4 min read


Why Do Dogs Play After Eating



4 min read


Why Do Dogs Play After Eating




You’ve poured the kibble and your dog chowed down. He took a few sips of water, licked his snout, and decided he was happy with his dinner. After a good meal, you like to have a rest, but your dog is quite the opposite. He grabs a toy, runs around the house, puts it at your feet, doesn’t let you play with it, and just trots all over the house toting this toy. If you let him outside, he runs all over the yard and plays happily. He might stand at his leash, signaling he wants a walk. This burst of energy is surprising and needs to be carefully handled. Humans follow the rule “don’t swim for 30 minutes after eating.” Dogs should follow the rule “don’t play after eating.”

The Root of the Behavior

If your dog has a sudden burst of energy after eating, there are a few things to consider. Not all dog food is created equal, and some dog food is loaded with carbohydrates and sugar. If you feed him prepackaged foods, inspect the label for ingredients. When looking at ingredients, keep an eye out for high sugar and carbohydrates content. Foods with sugar, carbs, and fillers might be the root of your dog’s bounciness after eating. Dogs don’t need a lot of carbs and if he eats too many, it might just give him that burst of energy to play. Did you just change the dog food brand or increase the amount? A new ingredient can cause an allergic reaction or response in the form of energy for your dog. When you change his food, his response might be more emotional than physical. He might be excited by the new food’s taste or anxious that it’s been changed.

If he’s toting a toy around the house, he might be telling you different things. Does your pup beg at your feet to play tug-o-war with you? Is he eager to play fetch? He might be telling you that he needs some entertainment or stimulation. Does he sit down and chew his toy, rather than interact with you? If he’s just chewing, he could be calming himself after a delicious meal. His chewing might also be related to keeping his smile pretty. He might also have a toothache or is trying to clean out his teeth. The amount of time passed after your dog eats can also indicate his needs. Does he beg to go on a walk 15-30 minutes after eating? He might just need to relieve himself. Eating gets his digestive system moving and that’s just about the time he’ll need a leisurely stroll. 

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Encouraging the Behavior

Your dog needs to follow a stricter no swimming rule than humans do. A dog should not play at least two hours after eating. This includes playing fetch, running, chasing dogs or any creatures, or going on vigorous walks. Playing after eating can become a serious and sometimes fatal problem for dogs, especially larger ones. A condition called Gastric Dilatation and Volvulus (GDV) commonly known as bloat happens if a dog runs around after eating or eats too quickly, or both. The stomach can twist, which prevents gas from exiting the stomach and this causes bloat. The twisted stomach also inhibits the flow of blood to other organs and it goes back to the heart, causing arrhythmias or full body shock. The inflation of the stomach makes it difficult for a dog to breath.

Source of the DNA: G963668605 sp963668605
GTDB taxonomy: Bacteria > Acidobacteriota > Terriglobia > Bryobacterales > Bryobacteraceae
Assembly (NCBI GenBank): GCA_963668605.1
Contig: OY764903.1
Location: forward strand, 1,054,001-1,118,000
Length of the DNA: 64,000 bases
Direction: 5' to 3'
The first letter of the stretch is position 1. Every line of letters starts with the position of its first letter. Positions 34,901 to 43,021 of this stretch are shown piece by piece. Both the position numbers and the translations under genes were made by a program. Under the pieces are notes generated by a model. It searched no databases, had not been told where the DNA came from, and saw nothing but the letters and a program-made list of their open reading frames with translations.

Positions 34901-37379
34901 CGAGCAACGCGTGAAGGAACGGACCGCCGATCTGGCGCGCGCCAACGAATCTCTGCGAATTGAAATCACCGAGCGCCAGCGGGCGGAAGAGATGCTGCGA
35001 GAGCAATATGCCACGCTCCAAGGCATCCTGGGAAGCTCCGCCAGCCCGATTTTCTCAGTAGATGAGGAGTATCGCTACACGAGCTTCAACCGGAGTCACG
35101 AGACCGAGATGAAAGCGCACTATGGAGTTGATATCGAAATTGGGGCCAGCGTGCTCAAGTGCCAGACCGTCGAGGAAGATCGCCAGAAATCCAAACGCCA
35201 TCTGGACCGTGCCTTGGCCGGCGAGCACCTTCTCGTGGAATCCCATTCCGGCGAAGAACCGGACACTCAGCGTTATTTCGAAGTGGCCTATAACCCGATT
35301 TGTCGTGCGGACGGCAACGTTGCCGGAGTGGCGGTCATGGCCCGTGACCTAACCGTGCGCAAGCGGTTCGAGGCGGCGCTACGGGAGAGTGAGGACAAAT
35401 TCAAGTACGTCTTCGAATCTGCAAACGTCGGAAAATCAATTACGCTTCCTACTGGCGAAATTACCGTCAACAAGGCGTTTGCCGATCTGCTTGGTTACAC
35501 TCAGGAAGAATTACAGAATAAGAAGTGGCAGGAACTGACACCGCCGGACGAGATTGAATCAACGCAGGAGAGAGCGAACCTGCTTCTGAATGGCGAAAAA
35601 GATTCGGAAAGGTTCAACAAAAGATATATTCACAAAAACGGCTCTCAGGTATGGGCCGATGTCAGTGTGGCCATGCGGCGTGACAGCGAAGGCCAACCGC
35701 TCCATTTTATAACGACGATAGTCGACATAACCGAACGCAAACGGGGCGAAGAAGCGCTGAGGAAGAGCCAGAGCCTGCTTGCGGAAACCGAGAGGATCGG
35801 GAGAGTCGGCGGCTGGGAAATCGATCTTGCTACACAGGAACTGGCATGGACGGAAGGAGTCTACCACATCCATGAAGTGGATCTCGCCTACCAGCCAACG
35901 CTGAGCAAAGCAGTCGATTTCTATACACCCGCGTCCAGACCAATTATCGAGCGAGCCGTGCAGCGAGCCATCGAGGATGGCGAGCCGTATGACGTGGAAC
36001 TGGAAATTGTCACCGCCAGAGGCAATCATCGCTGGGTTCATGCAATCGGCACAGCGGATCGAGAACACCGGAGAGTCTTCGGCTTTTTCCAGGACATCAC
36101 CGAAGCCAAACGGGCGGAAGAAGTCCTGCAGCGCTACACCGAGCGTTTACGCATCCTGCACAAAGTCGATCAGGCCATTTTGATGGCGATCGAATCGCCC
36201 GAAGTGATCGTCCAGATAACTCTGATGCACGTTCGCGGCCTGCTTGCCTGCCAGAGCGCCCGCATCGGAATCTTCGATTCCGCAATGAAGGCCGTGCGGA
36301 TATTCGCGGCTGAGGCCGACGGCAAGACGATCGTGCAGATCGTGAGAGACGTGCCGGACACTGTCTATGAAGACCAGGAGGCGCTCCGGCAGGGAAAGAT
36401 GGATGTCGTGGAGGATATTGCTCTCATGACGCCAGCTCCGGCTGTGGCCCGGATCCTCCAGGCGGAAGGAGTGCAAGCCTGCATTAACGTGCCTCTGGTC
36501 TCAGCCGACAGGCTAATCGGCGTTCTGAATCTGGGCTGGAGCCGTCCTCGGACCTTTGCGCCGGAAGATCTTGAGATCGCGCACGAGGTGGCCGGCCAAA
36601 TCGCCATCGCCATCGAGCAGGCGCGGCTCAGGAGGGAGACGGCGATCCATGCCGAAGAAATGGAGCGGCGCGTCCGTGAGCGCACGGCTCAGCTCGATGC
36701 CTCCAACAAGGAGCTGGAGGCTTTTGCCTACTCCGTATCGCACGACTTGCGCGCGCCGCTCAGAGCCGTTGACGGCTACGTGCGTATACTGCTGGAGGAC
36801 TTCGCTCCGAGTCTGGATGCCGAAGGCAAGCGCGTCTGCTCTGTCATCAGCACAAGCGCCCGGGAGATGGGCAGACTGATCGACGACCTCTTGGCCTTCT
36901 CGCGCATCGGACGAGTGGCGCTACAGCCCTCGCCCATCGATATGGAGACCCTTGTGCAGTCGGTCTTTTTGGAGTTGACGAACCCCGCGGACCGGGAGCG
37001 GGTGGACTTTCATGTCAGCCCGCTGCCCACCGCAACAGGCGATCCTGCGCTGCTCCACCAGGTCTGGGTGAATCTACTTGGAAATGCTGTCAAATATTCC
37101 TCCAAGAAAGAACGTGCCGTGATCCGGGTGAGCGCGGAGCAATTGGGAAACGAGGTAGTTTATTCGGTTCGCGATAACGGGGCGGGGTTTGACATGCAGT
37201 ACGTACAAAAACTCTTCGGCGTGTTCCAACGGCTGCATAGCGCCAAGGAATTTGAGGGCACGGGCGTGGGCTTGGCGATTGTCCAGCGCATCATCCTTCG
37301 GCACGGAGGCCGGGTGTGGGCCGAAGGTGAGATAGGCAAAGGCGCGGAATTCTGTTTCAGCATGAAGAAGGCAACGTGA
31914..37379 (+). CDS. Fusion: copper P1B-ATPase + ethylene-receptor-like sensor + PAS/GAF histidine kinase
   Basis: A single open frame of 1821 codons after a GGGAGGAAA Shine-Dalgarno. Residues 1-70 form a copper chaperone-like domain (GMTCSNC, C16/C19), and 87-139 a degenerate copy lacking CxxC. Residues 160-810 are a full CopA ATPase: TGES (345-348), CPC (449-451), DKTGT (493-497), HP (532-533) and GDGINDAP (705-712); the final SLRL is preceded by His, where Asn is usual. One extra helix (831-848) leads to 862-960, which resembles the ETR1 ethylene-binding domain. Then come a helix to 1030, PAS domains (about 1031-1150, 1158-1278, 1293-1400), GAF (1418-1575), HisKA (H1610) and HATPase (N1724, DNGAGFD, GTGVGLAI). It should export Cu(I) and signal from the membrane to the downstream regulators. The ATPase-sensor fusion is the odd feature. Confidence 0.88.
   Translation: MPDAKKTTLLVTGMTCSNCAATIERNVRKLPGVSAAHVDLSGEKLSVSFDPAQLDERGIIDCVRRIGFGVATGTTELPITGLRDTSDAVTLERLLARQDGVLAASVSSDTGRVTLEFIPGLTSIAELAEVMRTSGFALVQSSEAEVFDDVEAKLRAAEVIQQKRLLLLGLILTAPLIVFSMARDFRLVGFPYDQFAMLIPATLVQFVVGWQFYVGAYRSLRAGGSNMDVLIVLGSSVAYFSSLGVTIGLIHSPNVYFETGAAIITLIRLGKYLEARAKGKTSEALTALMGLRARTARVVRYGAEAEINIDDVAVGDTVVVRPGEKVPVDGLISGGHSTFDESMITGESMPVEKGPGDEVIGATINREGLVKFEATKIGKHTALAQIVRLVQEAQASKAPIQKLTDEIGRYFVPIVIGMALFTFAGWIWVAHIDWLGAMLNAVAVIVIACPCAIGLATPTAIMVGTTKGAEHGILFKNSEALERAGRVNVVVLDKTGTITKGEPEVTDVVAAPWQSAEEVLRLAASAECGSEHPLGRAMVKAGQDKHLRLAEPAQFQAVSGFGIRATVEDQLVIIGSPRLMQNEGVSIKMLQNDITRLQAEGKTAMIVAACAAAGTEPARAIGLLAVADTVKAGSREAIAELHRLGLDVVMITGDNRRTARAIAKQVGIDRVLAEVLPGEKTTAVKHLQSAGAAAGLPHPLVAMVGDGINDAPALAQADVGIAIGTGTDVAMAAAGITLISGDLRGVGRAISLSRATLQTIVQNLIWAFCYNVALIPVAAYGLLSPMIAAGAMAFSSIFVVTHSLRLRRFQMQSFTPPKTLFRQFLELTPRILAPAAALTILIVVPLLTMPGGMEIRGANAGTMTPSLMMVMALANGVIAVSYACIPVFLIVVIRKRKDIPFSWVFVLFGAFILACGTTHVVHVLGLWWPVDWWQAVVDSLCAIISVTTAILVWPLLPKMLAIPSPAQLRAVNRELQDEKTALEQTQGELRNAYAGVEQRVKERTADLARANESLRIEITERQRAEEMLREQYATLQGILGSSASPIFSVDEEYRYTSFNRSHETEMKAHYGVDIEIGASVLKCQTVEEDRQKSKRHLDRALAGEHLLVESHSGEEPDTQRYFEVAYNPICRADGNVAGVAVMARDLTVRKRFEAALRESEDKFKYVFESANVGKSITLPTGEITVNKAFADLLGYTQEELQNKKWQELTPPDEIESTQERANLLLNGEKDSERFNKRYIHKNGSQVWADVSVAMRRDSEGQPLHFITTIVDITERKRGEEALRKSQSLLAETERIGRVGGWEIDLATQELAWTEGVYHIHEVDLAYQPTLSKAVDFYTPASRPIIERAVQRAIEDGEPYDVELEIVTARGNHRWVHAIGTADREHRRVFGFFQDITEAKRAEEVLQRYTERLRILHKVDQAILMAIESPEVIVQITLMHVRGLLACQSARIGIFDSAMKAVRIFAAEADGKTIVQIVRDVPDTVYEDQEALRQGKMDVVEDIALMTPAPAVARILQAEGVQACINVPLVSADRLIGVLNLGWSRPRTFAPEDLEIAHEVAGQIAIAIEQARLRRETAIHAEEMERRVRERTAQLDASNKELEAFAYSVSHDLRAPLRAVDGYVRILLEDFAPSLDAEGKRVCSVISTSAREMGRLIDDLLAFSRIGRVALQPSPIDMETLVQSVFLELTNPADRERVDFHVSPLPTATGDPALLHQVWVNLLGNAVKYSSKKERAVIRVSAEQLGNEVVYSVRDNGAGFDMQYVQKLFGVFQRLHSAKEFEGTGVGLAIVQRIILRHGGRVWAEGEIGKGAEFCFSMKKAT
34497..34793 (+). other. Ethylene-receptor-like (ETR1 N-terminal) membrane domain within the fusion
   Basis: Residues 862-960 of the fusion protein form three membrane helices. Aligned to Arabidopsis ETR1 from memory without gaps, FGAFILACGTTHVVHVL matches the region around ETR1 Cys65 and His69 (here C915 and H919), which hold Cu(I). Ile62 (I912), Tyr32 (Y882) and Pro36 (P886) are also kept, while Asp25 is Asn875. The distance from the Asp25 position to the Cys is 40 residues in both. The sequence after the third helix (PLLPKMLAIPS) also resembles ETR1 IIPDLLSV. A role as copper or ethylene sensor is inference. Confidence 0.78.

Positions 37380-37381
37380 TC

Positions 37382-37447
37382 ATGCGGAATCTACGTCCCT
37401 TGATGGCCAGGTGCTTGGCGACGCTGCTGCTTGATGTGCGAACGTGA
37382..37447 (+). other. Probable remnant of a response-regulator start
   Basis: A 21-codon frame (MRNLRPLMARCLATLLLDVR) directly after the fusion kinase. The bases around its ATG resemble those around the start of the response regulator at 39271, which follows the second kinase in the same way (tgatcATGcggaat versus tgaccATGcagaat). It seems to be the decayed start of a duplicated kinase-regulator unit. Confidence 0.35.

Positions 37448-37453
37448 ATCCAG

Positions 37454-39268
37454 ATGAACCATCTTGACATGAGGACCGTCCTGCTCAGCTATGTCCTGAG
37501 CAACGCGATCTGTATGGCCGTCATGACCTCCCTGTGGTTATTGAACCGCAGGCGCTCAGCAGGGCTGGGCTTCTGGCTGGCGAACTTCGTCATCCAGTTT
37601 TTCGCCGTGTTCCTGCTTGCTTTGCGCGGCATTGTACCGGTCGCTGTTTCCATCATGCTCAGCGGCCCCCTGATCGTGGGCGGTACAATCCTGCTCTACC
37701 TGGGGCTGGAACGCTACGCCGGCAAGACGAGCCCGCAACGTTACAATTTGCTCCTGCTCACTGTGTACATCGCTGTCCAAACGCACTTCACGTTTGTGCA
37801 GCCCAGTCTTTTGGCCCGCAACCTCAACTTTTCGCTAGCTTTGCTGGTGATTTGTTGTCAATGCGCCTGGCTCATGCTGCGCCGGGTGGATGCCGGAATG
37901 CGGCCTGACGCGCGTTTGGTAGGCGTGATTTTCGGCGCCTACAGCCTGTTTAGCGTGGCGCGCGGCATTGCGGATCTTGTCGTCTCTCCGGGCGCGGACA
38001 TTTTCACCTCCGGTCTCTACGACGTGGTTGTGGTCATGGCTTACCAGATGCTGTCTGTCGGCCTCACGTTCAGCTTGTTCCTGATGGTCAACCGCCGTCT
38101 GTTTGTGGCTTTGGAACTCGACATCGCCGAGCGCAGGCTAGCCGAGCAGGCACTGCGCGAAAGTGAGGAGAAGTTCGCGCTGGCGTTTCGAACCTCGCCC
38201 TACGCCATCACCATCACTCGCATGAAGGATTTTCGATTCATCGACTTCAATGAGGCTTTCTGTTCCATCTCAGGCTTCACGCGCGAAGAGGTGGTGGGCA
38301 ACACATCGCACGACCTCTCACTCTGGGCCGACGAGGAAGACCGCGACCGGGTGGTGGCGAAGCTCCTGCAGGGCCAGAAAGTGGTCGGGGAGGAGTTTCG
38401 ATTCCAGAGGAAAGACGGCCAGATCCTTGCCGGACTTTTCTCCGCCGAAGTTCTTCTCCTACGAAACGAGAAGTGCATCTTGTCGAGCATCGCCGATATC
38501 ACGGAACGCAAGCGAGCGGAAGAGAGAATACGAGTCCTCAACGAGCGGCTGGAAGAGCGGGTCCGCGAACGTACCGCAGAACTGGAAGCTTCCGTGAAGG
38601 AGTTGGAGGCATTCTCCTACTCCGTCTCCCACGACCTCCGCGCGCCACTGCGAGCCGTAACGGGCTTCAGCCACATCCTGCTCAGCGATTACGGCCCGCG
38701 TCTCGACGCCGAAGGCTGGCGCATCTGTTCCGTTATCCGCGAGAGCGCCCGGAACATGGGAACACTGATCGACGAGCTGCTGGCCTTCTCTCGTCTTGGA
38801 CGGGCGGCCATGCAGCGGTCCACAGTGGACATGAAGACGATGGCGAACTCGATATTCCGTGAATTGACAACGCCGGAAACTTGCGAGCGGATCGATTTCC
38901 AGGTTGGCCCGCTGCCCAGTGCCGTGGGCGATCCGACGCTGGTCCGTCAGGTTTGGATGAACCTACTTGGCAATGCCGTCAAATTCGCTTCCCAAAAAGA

Bloat is serious and can be a fatal condition if it’s not treated quickly. Signs of bloat include trying to vomit without success, enlarged stomach, stomach pain and discomfort, collapsing, labored breathing, excessive drooling, or a pale nose and mouth. You must take your dog to the vet immediately if you suspect bloat. If your dog needs a walk 30 minutes or so after eating, he probably just needs to relieve himself. Keep the walk leisurely and short. You can take him on a long walk a few hours after he’s digested his dinner. His simple chewing on a toy is not for concern, but if he shows signs of a toothache, make sure you take him to the vet. 

Other Solutions and Considerations

If you think your dog needs more stimulation, get him an interactive feeding toy to make mealtime more fun. It will slow down his eating, which reduces the chances for bloat, but also extends his meal enjoyment. Make sure he has a regular playtime and walks so your dog is not anxious about when his next one will be. This consistency will keep his anxiety low. If you are struggling to establish a routine, find the proper food, or how to handle your dog’s energy after eating, go to the vet. He can suggest dog foods that are best for your pup and give you tips on establishing a routine, which hopefully will calm your dog post meals.


Playing with your dog is a great thing, just make sure you wait a few hours after eating. You do not want your dog developing bloat, as it can be serious or even fatal if not treated in time. Give your dog a lot of chances to play and go on walks throughout the day and get him the best food you can. 

By a Miniature Yorkie lover Stephanie Molkentin

Published: 03/09/2018, edited: 01/30/2020

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